July 23, 2012 Comments

As a long-term investor I really should not be concerned with daily market fluctuations. Yet it seems impossible to keep our eyes off the market. I obviously prefer my stocks to go up. I don’t mind if the general market or any stock I don’t own or have not rated as a Buy goes down. And I don’t get too upset even if the stocks I own do go down. That can be an opportunity. As long as the earnings power of the companies we own goes up, the market will eventually recognize that. Meanwhile we should use the volatility of the market to our advantage, selling high and buying low. (Most investors seem inclined to do the opposite)

As for today stocks had a down day. I added to my Bank of America position. It is a speculative stock. The price to book value ratio looks very attractive. But the ROE is still too low. If the U.S. economy continues to improve even slowly then Bank of America will do okay. But it may be a bumpy ride.

Yesterday I tried to explain the sheer lunacy of a 30-year bond rate at 2.25%.

Let me put it in perspective a different way. I explained that with a 30-year bond at 2.25%, you get your money back on average in 24 years.

This is equivalent to investing 59 cents today to receive a dollar in 24 years. Does that make any sense? This would be a return of 71% in 24 years. But that is before inflation. You would have to hope that inflation was lower than 2.25%. If inflation was 2.25% you would have traded 59 cents today for the equivalent of 59 cents after waiting 24 years. And except in certain tax free accounts you would have to pay tax on your princely gain of 2.25% per year.

And what about buying a 10-year bond that pays 1.5% like the U.S. treasury bond. That is equivalent to paying 86 cents today for a dollar to be received in 10 years (and taking the inflation risk on that). What investor would admit to taking such a deal? And yet these bonds are being traded by the hundreds of millions daily. It’s simply not rational.

I read this morning where a 2% return might not be so bad because we might get 2% deflation, for a total real return of 4%. But investing in long term bonds will be a terrible investment if it turns out inflation is positive. And you can get the benefit of deflation by simply holding cash.

If it is truly capital preservation, without risk that you seek then consider the following:

1. For periods of more than about a year there simply IS no investment that can guarantee capital preservation in real terms. Even real return bonds can’t guarantee capital preservation because the real rate of interest can rise. There is no asset, be it paper, real or hard etc. that can be guaranteed to hold its purchasing power over a period of years. Not gold, not silver, not diamonds, nor houses, nor stocks. Some of these may be more likely than not to maintain or grow purchasing power and thus preserve capital in real terms. But none are guaranteed.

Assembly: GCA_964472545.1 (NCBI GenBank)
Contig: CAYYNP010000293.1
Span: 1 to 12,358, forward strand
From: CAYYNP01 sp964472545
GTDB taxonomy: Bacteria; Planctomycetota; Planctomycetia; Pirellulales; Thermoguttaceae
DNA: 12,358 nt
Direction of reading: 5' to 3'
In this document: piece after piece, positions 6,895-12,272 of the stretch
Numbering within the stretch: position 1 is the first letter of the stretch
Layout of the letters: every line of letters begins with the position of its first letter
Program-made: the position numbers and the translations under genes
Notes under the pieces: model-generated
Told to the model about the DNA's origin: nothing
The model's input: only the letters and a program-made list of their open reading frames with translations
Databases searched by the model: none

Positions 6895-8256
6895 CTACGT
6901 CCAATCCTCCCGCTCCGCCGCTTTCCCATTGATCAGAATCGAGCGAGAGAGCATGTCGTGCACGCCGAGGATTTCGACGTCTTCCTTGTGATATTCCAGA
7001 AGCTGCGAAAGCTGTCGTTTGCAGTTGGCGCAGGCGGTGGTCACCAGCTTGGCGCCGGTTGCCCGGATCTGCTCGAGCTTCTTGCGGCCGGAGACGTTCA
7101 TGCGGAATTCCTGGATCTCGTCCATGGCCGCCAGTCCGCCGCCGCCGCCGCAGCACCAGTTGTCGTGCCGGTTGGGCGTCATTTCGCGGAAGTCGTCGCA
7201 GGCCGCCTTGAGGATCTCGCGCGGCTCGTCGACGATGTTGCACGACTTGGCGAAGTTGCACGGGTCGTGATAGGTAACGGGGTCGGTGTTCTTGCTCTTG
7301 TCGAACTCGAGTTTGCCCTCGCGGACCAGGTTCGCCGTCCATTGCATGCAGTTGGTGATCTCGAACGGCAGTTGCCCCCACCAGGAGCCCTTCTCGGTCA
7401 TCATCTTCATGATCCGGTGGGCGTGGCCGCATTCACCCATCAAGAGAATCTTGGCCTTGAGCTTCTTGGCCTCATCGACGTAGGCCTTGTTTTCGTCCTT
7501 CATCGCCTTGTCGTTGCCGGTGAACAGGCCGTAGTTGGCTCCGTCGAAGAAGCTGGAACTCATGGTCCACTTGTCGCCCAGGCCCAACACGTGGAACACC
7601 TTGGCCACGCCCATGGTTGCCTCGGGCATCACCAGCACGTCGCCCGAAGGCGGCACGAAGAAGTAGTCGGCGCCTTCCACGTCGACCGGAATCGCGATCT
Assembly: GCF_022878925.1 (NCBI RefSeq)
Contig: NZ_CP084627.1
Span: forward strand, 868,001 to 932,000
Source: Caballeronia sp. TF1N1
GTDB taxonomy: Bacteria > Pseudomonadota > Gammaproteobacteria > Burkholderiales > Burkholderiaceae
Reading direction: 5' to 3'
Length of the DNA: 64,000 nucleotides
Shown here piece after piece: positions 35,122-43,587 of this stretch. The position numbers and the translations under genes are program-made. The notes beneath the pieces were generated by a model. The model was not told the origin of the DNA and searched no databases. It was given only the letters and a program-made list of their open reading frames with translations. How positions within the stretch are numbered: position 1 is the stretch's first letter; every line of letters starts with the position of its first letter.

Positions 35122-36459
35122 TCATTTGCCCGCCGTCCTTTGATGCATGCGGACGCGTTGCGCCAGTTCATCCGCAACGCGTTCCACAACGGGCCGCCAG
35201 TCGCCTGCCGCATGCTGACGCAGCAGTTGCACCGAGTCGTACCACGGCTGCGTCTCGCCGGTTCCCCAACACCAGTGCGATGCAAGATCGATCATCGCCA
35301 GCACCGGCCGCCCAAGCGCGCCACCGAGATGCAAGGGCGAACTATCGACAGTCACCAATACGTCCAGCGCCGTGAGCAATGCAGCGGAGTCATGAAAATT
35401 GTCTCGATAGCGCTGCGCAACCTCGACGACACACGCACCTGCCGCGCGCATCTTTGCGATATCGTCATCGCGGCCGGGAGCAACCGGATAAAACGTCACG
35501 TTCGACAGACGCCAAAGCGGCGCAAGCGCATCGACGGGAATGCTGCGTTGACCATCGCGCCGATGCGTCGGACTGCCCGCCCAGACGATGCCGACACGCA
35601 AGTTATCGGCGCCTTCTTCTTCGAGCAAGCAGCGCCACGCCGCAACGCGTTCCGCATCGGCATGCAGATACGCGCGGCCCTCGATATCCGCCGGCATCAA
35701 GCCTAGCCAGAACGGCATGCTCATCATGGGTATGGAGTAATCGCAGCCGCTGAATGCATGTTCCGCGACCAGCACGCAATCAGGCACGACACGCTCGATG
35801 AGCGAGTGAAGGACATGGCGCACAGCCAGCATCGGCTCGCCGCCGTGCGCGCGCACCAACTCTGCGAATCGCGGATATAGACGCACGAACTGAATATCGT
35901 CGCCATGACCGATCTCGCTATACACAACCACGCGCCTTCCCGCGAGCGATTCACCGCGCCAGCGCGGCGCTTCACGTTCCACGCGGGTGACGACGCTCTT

2. For shorter periods such as less than a year where (let’s say) inflation is of no concern (because you are confident inflation will be tiny) cash will preserve your capital. For safety’s sake cash is normally kept in a bank account or (for large amounts) in short-term paper such as a treasury bond.

3. Over longer periods of time cash will decline in value by the amount of inflation (offset by any short-term interest you can get) or will increase in value if there is deflation. With cash you don’t have to worry about market interest rates changing. Cash does not change in value based on supply and demand. Rather its purchasing power changes only with inflation.

If it is truly capital preservation that you crave then recognize that for very short periods only cash can achieve that. ANd for longer periods recognize that guaranteed capital preservation without risk is simply not possible.

It’s hard to see a role for long-term government bonds at today’s rates of 2.25%. Why would you lock into such a paltry return which will only protect your capital if inflation is less than 2.25% per year and which will subject your asset to possible large market value drops even if it will eventually give you a set amount of nominal dollars in the end?

Stocks on average are trading at P/E’s around 14. So that is an earnings return on market value of 1/14 or 7.1%. AND the earnings are likely to grow. What is the probability that over the next 10 years a portfolio of stocks that starts out earning 7.1% (and which can reasonably be expected to grow) will fail to out-earn a bond earning a fixed 2.25%. And what is the probability of the bond outperforming over 30 years?

Yes, 30-year bonds bought back around 1980 did about equal the performance of stocks. But stocks at around 1980 had a P/E of about 10 or an earnings yield of 10%. Long term bonds (20 years) had a yield of about 12%. So yes indeed bonds did beat stocks but they started with a head start. Today stock earnings yields are about three times the bond returns. Now stock earnings are typically only partially received in cash. But the retained portion is usually invested at an average of at least 7%, and often higher. Even the cash dividends on stocks is higher than the bond yields and the dividend is expected to grow. With such a massive head start it is hard to fathom that stocks will not easily out perform bonds in the next 10, 20 and 30 years.

But, none of this implies that stocks can’t crash very hard at any time. That is always the case. With stocks, you pays your money and you takes your chances. Or go ahead and sit in cash and give up on the idea of good investment returns. Depending on your risk tolerance (both emotionally and financially) sitting in cash may be the best option for some people.

My efforts are dedicated to the more enterprising investor who is willing to make an informed (but never guaranteed) risk / reward trade-off.